In the second part of our special report, Lynn Walford takes a look at how cabin-monitoring can help enable advanced driving and safety (ADAS) solutions, autonomous vehicles and ride-sharing.
Eyes looking in the right direction may not be enough. That’s according to Modar Alaoui, CEO and founder of Eyeris, a start-up that offer the world’s first sensor-fusion AI integrating multiple cameras, radar and infrared thermal sensors with hardware partners such as On Semiconductor, Xilinx, Infineon and FLIR Systems.
Eyeris takes in-cabin driver and occupant monitoring to a higher level. Alaoui notes that sensor fusion understands the entire in-vehicle scene understanding how many people – how they are seated, their faces, emotions and then can predict what will happen.
Eyeris has the world’s largest in-cabin data from 3,000 people and 10 million images of face body action activity inside the car, collected over the last five years, says Alaoui.
“Sensor fusion is not just for the driver but for the entire in-cabin space. The driver can be distracted by the baby crying in the back seat. Eyeris can predict if the driver is going to be distracted. We need to understand everything in the cabin space because safety matters,” he adds.
“We can tell the difference between people fighting and dancing in the back seat”
Eyeris predicts that the driver will turn around to look at the baby crying. Then the car would be prepared to respond, it could take over, slow down automatically activate lane keep assist, it could activate seat vibration, and or supercharge the brakes, says Alaoui.
A baby covered in a blanket may not be detected by a camera, but thermal images would detect the baby under the blanket.
Eyeris’ fusion systems can better Tesla’s Dog Mode. It could notify the driver if a human or dog is in the vehicle becomes hot and needs attention. It can determine if someone in a rideshare or autonomous vehicle is carrying a weapon, left behind a bag in the back seat or if the seats are dirty and need to be serviced.
“We can tell the difference between people fighting and dancing in the back seat,” Alaoui gives as an example.
From Eyeris’ body analytics the car can be personalized with the cabin adjustments to the steering wheel and seats or climate control. Eyeris will be deployed in the Karma Revero in 2021 and other cars in the future.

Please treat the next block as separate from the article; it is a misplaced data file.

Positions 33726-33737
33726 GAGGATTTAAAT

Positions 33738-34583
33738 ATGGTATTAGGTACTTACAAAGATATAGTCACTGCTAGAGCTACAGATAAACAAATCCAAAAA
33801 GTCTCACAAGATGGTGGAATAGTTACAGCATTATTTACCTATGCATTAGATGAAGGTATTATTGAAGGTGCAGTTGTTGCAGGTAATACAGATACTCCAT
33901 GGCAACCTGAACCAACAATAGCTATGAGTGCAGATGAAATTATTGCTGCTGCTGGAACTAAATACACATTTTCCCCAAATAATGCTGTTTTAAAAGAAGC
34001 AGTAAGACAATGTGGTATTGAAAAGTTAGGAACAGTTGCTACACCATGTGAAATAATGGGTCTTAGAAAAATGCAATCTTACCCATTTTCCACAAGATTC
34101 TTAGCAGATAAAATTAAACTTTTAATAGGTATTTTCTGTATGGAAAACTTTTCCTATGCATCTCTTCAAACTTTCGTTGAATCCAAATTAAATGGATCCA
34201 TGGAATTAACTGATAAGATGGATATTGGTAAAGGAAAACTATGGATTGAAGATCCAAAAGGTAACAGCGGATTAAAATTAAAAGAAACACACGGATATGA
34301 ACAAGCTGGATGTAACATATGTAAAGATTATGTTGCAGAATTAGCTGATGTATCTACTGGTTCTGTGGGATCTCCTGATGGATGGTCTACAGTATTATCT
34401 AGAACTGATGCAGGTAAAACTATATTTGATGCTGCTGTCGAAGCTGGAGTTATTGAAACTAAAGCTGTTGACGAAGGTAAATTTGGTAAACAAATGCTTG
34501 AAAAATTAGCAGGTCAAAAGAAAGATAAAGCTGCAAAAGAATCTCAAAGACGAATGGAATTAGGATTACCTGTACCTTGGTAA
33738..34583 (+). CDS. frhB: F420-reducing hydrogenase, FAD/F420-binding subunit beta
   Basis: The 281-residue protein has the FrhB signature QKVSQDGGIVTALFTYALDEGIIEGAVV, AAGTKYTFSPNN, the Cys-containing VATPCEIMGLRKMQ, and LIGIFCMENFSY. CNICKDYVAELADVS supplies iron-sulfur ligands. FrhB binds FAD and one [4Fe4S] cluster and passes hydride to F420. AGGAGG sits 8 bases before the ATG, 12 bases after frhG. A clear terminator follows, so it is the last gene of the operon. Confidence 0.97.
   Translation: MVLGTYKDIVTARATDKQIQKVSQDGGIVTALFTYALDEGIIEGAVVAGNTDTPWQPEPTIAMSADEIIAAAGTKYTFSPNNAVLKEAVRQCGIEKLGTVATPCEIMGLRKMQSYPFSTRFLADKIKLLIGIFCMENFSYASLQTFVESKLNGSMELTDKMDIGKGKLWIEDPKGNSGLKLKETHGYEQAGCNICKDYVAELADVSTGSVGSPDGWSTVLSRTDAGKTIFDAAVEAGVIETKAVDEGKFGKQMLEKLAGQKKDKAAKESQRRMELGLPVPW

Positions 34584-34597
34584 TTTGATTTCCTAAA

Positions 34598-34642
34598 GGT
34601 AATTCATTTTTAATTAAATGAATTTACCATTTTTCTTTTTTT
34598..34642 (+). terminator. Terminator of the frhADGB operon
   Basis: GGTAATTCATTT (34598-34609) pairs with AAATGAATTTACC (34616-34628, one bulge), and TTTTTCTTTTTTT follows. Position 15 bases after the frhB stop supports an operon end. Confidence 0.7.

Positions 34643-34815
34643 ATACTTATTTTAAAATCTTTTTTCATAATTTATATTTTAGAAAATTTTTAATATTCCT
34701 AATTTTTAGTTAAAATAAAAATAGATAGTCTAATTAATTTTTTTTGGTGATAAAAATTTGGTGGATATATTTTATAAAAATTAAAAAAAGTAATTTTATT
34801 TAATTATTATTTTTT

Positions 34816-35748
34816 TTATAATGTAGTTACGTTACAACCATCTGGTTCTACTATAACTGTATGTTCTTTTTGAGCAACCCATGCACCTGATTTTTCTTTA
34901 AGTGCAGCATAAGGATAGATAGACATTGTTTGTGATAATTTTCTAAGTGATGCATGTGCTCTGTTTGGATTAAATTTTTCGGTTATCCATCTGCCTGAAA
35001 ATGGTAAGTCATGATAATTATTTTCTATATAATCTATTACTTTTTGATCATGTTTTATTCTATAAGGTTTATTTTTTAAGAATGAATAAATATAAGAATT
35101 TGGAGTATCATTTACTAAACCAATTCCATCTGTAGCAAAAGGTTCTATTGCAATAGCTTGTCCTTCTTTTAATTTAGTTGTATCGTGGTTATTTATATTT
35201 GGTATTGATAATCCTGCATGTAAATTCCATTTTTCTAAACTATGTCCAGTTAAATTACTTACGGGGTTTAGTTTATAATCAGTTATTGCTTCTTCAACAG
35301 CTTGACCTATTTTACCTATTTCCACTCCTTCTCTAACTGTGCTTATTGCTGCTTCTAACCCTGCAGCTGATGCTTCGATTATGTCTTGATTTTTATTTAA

How Will Driver and Cabin Monitoring be Used in the Future?
“The eyes are the windows to the soul,” says Nick DiFiore, SVP and GM Automotive at Seeing Machines, a company that develops computer vision related technologies. “They are also the window to what is going on in a head.”
Seeing Machines’ DMS is employed in GM’s Super Cruise, for the car to know the driver is paying attention to the road and ready to take over the vehicle.
The next level for DMS is to fuse it with ADAS functions, says DiFiore. With ADAS fusion the car can compensate for what the driver doesn’t see – the system learns that a driver is not looking ahead but ADAS detects that there is a vehicle in front or stop sign.
Then an ADAS function such as automatic braking can be activated.
Taking a Holistic Approach
“Currently, DMS can detect gender, age, a thousand points on a face—identify if the driver is a teenager or an elderly person. Eventually, when we take the driver out of the equation, the next generation monitoring will be detecting cognitive load and emotional states,” says Aaron Thompson, Senior Director Platform Development, BU ADAS/AD at HARMAN International.
He says the next development in driver state monitoring is a holistic understanding of driver and occupant monitoring.
“When we get to autonomy, that’s when we really need to understand what’s going on with the cabin and the driver,” says Thompson. “That is what the industry (automakers, universities and algorithm suppliers) is pushing for.”
To tread the first part of our report on cabin monitoring, follow the link below.